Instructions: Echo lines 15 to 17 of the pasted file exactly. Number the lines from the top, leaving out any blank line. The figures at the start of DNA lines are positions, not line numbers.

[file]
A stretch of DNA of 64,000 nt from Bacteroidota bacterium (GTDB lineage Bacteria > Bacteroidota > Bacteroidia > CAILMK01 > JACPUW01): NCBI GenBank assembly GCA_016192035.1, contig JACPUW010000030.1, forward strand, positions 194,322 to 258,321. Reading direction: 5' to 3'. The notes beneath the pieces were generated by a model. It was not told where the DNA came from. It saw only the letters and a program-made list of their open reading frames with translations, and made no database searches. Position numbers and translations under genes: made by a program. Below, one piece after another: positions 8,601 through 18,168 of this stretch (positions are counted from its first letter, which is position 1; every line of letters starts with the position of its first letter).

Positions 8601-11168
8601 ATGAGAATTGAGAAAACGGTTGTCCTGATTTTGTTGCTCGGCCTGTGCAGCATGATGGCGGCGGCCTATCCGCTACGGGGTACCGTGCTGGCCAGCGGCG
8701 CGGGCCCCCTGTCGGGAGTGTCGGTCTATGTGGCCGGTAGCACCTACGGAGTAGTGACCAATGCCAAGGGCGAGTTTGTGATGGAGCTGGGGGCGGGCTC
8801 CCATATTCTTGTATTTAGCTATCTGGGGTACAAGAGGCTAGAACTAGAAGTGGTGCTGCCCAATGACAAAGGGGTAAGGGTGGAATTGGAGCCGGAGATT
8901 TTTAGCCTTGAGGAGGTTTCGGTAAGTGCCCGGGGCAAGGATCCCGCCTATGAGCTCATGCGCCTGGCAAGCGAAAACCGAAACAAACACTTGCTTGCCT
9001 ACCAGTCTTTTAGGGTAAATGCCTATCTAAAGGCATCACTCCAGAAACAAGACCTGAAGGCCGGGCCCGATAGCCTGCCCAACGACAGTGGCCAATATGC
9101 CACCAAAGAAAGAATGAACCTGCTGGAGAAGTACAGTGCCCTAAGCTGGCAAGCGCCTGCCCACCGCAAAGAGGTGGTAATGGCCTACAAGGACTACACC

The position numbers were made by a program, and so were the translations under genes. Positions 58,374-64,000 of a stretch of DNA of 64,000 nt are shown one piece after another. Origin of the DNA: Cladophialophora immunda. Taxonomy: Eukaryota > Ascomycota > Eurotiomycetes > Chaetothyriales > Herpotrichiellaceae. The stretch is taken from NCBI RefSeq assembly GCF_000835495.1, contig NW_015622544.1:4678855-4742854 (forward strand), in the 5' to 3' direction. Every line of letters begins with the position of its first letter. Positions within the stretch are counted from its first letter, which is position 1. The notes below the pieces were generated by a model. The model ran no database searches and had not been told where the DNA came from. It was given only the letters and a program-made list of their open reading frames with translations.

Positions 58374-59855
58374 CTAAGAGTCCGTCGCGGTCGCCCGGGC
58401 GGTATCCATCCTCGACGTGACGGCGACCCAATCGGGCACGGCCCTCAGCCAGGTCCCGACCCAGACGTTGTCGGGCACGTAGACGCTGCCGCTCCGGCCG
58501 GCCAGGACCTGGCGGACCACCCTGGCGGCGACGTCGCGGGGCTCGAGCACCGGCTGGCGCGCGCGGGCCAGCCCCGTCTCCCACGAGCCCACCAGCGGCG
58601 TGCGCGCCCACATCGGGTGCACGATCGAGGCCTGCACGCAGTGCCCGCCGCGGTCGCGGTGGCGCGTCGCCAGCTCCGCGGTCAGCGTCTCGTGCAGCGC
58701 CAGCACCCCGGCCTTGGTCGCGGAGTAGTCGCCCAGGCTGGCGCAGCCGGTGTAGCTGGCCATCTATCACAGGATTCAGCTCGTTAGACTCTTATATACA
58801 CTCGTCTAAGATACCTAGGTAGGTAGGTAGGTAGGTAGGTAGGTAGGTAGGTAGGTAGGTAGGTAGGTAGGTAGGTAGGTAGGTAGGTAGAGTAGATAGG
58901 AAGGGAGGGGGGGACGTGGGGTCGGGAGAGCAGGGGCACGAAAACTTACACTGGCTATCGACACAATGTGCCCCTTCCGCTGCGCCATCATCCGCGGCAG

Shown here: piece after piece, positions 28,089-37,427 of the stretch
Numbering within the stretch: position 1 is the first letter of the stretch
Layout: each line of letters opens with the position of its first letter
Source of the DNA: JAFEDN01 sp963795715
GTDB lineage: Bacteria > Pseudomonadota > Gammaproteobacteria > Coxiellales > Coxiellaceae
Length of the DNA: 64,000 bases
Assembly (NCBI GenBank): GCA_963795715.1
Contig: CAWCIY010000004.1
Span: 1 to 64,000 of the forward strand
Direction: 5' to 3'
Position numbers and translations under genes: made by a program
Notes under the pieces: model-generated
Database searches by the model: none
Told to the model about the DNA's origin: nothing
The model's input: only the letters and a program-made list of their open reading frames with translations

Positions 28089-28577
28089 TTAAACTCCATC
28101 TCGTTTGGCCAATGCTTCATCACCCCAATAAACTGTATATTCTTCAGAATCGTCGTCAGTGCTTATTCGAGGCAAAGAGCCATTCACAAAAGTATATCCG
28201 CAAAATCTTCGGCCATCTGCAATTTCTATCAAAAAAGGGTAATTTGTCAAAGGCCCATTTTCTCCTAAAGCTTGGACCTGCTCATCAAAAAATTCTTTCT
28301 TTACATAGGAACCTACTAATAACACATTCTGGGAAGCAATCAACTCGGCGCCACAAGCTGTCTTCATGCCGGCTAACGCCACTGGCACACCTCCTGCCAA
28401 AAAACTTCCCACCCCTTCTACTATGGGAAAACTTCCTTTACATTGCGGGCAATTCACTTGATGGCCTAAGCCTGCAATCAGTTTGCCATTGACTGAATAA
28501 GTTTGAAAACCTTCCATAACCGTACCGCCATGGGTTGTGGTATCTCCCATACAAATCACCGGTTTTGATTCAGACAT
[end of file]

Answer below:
58701 CAGCACCCCGGCCTTGGTCGCGGAGTAGTCGCCCAGGCTGGCGCAGCCGGTGTAGCTGGCCATCTATCACAGGATTCAGCTCGTTAGACTCTTATATACA
58801 CTCGTCTAAGATACCTAGGTAGGTAGGTAGGTAGGTAGGTAGGTAGGTAGGTAGGTAGGTAGGTAGGTAGGTAGGTAGGTAGGTAGGTAGAGTAGATAGG
58901 AAGGGAGGGGGGGACGTGGGGTCGGGAGAGCAGGGGCACGAAAACTTACACTGGCTATCGACACAATGTGCCCCTTCCGCTGCGCCATCATCCGCGGCAG